Tuesday, August 28, 2012

Why I Teach The Way I Do (Learning To Be Equal And Free)

This is the third post in a series I'm calling "Why I Teach The Way I Do." In the first post is here, and the second here. They probably make more sense if read in order.

It was pointed out to me by a reader, Luke, yesterday that I've only implied so far the answer promised by the title and that's an omission I ought to rectify before going any further. It is my view, one I share with our nation's founders, that a well-educated citizenry is the foundation of a democracy.  The longer I've been a teacher, however, the more aware I become that our standard educational model, the one that emerged largely from the factory model of the Industrial Revolution, a model that supposes we need only fill those empty vessels with letters and numbers and dates, moving them along from grade to grade, is not up to the standards required for self-governance.

I believe we've lost sight of the promise of our nation. I cannot recall ever hearing an elected official speak of education in anything other than economic terms, and I have never heard one connect it to "life, liberty, and the pursuit of happiness." I rarely hear of our presidents or legislators spoken of as "representatives," but rather as "leaders." Voters stay away from polling places in droves, apathetic, let alone engaging in the day-to-day processes of democracy, not caring or perhaps not knowing how. Or worse, not feeling that they can or should have any impact on the civic life of our nation. We distrust and vilify government, painting it as a "them vs. us" conflict, and when I dare to point out that "them is us" I'm scornfully asked, "Where have you been hiding?"

The average citizen has withdrawn from the process of self-governance, leaving behind a vacuum that has been filled by political parties, corporate lobbyists, and radical partisans, who have taken us so far away from the promise of self-governance, that many of us, if not most, feel helpless in the face of it, withdrawing and wishing pox on the whole lot of them, castigating political discourse as base and impolite.

I teach the way I do, because, I suppose, I'm an idealist. I do believe in the promise of day-to-day, retail self-government: the kind of government that is made up of friends and neighbors capable and willing to discuss the issues of the day over their back fences, in their churches, and while waiting in line as the supermarket. The kind of government in which we the people are capable and willing to listen, to debate, and to think for ourselves. I'm the kind of idealist who believes that schools should be preparing children to engage with one another as equal and free humans who are fully enfranchised.

I teach the way I do because I want the children who pass my way to have the opportunity, at least during their time with me, to practice what it means to be equal and free. In part, I write about it here because I hope that others will be inspired to do the same. We are a young nation and our experiment in democracy is only just getting under way. If we are to succeed, it won't be because some hero swoops in to save us, but rather because we decide we must do it together, day-to-day, thinking critically, speaking honestly, listening passionately, and acting as if we are, indeed, equal and free.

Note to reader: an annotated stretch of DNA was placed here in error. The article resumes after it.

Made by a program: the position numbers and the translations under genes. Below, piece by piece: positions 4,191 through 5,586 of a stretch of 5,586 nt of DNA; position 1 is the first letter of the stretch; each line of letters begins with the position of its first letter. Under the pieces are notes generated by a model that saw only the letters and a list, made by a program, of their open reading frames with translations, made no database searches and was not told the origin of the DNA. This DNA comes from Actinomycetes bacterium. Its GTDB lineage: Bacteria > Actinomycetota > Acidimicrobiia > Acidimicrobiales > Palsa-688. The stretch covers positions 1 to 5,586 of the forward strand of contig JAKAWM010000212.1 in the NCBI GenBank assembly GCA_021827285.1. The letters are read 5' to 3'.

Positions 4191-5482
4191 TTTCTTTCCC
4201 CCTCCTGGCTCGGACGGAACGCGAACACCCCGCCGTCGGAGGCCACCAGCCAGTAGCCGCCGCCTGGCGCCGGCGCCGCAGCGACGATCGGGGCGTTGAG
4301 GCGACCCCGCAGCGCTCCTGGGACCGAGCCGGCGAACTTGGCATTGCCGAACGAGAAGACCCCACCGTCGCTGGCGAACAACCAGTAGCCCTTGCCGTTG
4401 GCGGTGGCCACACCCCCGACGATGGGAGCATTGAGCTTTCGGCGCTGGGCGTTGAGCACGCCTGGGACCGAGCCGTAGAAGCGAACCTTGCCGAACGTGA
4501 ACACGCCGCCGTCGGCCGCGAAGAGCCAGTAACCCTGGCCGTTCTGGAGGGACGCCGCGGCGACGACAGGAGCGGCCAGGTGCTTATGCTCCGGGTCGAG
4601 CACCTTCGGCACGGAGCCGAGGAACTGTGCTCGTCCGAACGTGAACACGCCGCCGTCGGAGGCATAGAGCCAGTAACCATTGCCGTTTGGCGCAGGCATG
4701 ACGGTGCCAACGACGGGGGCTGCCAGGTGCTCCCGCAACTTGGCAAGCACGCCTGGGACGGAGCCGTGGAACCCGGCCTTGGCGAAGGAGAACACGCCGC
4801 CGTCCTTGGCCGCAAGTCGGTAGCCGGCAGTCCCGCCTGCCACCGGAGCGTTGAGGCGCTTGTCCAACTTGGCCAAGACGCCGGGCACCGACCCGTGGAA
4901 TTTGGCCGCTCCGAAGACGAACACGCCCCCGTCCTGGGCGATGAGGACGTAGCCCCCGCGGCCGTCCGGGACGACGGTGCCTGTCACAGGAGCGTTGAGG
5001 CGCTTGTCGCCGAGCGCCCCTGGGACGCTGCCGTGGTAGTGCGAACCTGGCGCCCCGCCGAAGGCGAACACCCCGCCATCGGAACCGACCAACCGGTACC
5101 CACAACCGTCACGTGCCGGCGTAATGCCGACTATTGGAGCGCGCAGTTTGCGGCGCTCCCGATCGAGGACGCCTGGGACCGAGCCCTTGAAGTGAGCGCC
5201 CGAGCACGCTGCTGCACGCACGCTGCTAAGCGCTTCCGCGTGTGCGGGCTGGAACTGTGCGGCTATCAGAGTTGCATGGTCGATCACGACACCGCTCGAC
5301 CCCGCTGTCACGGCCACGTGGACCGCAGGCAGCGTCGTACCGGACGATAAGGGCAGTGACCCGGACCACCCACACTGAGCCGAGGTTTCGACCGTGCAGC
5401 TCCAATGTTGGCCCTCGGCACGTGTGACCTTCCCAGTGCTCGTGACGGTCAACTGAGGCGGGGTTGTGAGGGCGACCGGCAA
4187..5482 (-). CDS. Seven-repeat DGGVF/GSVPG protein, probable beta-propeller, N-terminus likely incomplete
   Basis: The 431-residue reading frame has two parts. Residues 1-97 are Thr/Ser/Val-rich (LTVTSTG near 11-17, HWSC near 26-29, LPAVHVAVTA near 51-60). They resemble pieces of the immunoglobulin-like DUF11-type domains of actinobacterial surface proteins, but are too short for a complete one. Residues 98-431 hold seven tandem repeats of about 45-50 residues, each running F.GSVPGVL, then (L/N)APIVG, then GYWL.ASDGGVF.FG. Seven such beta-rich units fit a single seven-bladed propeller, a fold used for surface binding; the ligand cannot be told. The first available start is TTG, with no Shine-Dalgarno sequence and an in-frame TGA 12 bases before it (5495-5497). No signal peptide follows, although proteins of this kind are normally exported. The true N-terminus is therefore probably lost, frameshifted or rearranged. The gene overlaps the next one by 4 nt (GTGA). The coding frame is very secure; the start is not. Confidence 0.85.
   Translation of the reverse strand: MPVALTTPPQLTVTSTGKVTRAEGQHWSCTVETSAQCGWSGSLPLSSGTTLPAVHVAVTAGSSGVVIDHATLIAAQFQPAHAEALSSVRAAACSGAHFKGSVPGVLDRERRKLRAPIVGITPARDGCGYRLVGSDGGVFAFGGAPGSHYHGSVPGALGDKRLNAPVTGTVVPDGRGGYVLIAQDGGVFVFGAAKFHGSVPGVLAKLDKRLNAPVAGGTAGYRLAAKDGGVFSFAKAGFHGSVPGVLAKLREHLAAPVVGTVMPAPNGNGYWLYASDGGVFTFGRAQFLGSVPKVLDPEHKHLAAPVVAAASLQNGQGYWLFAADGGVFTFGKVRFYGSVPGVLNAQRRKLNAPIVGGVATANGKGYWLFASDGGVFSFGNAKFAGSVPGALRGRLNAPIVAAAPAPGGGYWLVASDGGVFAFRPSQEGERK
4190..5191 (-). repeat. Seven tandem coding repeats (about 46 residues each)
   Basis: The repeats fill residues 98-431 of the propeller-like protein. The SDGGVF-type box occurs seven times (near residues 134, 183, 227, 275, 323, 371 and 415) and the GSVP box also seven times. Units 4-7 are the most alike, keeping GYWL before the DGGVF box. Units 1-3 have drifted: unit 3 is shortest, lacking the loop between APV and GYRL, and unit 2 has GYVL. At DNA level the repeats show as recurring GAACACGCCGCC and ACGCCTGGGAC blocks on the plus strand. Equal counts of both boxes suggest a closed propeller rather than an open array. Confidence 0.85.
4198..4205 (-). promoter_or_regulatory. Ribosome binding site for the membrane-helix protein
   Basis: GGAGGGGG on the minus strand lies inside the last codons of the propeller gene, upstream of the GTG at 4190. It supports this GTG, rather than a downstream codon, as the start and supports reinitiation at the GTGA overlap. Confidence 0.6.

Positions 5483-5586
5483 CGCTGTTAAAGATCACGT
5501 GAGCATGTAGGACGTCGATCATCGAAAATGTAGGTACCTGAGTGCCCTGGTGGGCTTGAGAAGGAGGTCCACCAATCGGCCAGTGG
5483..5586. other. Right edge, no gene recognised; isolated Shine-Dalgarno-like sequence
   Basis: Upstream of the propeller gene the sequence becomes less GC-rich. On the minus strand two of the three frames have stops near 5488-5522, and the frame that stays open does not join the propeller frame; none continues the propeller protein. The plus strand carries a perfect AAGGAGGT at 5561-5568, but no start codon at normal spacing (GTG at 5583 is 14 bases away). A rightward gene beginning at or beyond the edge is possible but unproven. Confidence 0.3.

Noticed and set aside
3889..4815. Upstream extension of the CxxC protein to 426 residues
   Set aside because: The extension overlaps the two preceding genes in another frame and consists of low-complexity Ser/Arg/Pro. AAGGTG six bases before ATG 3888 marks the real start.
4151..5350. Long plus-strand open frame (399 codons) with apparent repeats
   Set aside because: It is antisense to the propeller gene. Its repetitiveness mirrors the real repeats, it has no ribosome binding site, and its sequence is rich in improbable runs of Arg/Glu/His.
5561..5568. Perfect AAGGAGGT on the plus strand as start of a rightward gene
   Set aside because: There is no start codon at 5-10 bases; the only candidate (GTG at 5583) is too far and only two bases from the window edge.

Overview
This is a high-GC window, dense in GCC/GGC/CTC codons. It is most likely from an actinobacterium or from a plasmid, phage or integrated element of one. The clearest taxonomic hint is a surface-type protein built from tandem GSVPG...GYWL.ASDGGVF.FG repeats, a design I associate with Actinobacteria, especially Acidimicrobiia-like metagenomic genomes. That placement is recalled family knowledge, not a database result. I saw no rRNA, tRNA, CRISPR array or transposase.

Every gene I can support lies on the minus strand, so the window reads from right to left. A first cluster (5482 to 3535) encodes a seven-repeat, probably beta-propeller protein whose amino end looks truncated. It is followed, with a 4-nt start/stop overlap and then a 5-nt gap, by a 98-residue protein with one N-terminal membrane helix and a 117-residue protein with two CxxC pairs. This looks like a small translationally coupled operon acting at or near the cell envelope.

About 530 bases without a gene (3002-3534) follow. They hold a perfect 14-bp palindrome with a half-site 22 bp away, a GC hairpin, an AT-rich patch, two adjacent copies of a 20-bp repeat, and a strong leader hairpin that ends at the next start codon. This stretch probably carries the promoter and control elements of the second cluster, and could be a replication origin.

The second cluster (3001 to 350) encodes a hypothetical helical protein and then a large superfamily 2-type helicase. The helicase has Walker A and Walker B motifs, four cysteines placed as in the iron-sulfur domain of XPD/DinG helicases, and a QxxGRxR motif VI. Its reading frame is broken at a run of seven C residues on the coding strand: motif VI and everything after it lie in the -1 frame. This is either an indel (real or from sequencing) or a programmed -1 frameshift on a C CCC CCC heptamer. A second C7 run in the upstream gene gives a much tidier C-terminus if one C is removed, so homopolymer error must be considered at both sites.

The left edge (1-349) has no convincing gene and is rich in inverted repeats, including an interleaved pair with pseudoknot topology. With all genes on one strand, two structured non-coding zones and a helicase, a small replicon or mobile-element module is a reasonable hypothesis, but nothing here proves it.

So that said, I will continue tomorrow where I left off yesterday.

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1 comment:

Luke Jaaniste said...

Hey Tom.

Thanks for going overt!… I wonder what comments you'll get on this post because it is not pitched at the level of technique (how-to), but pitched as overall values etc, and also because you lay bare your critique of contemporary American politics.

For me, there is such a massive gap between what you describe as healthy everyday communal self-governance and what goes by the name of 'democracy' in America and for that matter other first world nations (I live in Australia). Lobbying, adversarial two-party systems, mega-money, popularist, short-term-ist, etc… It's such a gap that I find it hard to equate what you hope for as being anything to do with democracy at all. Added to this, when I think about various local communities around the world that might embody some of your ideals, they would not necessarily come from nations that call themselves democratic nor would these communities necessarily describe what they do as democracy.

That said, I'm definitely I'm liking what you value: "we decide we must do it together, day-to-day, thinking critically, speaking honestly, listening passionately, and acting as if we are, indeed, equal and free."

If you think that's what human life should be like in general, no wonder you want the Woodland Park experiment to be like this too. I also want to live like this, with my communities, family, work collaborators and that's what I want for the (alternative) school where my kids attend with me as contributing parent.

This seem very much the sentiments/drivers that led to Italian villagers of Reggio Emilia to develop the approach they did.

One thing I'm struck by is the lack-of-a-boss (or super hero) in your ideals. And this is a big different between big-society representational democracy (with a boss / elected officials / president) and a small-community direct democracy (with perhaps facilitators but no one pulling rank). This I think might explain why some people, when they think about educating for 'democracy', think it must need top-down control structures (since representation democracy has a lot of that) and/or externally-imposed moral compass.